Alumni Hall of Fame
The Good Neighbor
California State Assembly Woman of Distinction. Orange
County Woman of the Year. California State Senate Honoree. Over the course of
her distinguished 20-year career, nonprofit executive Nora Mendez has amassed
an impressive list of awards and honors for her inspiring dedication to provide
extremely low-income families with not just an affordable home, but access to educational
opportunities so they can soar to unimagined heights.
Of all the monikers that have been used to describe Nora,
there is one in particular she’s never allowed to define her, or her potential:
Raised on a small farm in a disadvantaged agricultural area
of Jalisco, Mexico, where the economy was tough and the crops of corn, beans
and squash meager, Nora’s parents struggled to provide for their large family. After the untimely death of Nora’s father and sister
due to lack of finances for healthcare, the family of nine found it
increasingly difficult to make ends meet.
Seeking a better life and now the family’s sole breadwinner,
Nora’s mother left Mexico for Santa Ana, finding work as a live-in housekeeper.
Nora and her eight siblings stayed behind at first. It took years, but
eventually, Nora’s mother brought all nine children to the United States. Nora
was just 10 years old.
Though welcomed for its promise of prosperity, the move to
the U.S. came with unwanted circumstances, and challenges. The large family
settled into a one-bedroom apartment in the Mexican-immigrant neighborhood,
bordering on Santa Ana and Garden Grove. Known as “Hard Timers” and fraught
with crime, gangs, and poverty, it was better living, but it was far from easy.
Little did Nora know, the blighted community would change the course of her life,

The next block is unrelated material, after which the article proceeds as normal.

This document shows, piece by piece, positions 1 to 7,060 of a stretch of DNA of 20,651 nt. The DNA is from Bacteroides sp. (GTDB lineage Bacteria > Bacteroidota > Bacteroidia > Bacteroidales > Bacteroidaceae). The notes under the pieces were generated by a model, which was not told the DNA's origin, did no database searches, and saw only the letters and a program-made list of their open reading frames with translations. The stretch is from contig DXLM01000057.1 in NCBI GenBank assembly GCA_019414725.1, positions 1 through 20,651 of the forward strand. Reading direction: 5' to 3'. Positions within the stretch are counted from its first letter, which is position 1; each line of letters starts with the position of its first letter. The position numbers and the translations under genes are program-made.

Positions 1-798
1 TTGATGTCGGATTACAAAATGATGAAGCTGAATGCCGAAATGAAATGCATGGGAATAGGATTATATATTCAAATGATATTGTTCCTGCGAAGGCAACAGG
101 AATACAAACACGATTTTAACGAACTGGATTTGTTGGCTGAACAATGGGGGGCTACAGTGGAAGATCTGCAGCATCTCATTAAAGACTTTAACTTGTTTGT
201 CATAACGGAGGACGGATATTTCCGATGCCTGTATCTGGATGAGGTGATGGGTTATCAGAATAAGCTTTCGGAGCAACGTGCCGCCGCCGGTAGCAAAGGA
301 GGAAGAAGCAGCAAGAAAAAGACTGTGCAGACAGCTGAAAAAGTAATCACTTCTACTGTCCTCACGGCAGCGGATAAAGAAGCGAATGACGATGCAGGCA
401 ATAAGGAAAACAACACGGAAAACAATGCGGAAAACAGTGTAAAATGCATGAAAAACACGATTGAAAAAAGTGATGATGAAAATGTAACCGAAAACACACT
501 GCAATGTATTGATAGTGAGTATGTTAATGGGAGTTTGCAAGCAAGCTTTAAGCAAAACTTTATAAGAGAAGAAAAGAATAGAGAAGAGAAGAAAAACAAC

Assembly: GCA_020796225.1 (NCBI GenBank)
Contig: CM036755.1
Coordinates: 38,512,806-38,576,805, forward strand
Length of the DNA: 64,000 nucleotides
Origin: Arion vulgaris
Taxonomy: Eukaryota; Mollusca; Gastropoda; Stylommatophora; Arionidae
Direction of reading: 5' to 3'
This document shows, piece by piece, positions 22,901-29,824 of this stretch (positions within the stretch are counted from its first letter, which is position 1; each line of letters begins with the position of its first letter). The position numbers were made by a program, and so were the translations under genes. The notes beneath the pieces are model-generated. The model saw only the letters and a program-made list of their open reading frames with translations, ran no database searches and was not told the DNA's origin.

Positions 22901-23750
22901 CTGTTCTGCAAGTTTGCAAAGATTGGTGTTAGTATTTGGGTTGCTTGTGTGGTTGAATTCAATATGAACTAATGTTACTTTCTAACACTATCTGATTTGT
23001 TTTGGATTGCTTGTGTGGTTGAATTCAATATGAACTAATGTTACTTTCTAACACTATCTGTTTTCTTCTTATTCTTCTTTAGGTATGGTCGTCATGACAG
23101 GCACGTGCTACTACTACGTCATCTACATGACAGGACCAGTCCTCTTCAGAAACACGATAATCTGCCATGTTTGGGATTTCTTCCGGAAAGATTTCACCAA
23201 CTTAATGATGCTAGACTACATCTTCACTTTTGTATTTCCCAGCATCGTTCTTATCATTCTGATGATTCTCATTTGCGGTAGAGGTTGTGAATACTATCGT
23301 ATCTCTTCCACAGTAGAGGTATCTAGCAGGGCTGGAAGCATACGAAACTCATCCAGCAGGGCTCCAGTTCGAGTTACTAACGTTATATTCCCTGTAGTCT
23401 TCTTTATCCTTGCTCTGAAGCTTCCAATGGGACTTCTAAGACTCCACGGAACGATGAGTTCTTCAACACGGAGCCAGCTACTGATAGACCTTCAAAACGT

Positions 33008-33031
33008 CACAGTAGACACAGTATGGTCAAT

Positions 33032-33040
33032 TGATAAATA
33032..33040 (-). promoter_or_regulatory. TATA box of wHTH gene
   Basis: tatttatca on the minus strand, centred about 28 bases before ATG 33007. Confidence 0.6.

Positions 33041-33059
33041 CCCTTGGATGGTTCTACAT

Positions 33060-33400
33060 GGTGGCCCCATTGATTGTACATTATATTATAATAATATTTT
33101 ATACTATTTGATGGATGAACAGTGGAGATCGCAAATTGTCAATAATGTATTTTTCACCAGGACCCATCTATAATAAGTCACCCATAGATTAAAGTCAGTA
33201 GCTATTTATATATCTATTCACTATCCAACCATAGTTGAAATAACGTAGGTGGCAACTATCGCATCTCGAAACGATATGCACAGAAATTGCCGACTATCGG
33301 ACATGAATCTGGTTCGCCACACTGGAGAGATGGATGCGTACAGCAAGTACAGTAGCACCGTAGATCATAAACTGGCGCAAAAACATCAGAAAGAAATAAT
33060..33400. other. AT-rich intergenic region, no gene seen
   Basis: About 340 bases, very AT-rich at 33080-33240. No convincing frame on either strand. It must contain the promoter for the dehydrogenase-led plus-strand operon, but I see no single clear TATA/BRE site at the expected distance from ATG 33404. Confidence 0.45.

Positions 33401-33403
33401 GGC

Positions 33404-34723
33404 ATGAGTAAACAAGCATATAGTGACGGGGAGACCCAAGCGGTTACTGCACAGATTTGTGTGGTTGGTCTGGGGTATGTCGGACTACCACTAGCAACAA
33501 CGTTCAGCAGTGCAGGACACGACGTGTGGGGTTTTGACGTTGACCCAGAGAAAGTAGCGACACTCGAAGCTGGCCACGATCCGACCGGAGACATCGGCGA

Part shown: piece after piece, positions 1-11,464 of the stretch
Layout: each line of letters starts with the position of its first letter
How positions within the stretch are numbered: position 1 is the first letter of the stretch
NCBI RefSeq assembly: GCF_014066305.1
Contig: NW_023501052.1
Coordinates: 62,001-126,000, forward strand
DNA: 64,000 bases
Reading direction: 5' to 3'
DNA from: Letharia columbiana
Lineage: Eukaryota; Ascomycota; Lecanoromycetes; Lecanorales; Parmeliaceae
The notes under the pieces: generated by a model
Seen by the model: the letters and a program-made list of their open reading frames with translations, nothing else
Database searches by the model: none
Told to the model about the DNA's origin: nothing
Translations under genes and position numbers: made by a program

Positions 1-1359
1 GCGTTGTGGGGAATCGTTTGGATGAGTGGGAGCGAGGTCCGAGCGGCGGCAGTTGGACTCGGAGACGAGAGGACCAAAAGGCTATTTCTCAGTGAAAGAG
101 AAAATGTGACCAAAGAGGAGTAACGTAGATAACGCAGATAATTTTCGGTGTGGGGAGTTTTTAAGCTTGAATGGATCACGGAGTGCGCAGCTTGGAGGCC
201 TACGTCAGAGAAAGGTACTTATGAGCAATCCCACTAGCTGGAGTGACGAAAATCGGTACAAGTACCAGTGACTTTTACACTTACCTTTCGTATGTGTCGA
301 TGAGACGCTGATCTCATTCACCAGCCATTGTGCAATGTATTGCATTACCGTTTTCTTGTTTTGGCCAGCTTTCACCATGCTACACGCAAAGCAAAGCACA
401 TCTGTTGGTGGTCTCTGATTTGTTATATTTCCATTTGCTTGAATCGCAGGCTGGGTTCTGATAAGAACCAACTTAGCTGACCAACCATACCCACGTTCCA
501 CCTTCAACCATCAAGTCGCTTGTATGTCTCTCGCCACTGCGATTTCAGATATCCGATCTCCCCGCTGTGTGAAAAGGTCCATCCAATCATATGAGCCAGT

and the community at-large, forever.
When Nora was a teen, the residents in her apartment complex
organized a rent strike due to their dilapidated living conditions. A local
organization, the Orange County Community Housing Corporation, stepped in to bring
affordable, upgraded housing to residents. Once new buildings were built, through
luck, fate or a combination of the two, Nora’s family was chosen to live in one
of the new units developed by OCCHC.
The new home allowed Nora to shift her focus from the
stresses of home environment, to her future. For Nora, that meant striving for
more than what her neighborhood, her socioeconomic status, and even her own
family history and expectations thought were possible. While high school
guidance counselors pushed Nora to consider trade schools and a cosmetology
career, Nora had larger ambitions. As the first in her family to pursue a
college education, Nora met and developed relationships with mentors and
friends who supported her educational dreams.
In 1994, after receiving her diploma from Garden Grove’s
Santiago High School, Nora headed to Santa Ana College. “I didn’t know what I
wanted to do exactly,” says Nora. “I just knew I needed to study.” Staying
there for five years, Nora took advantage of all SAC had to offer by taking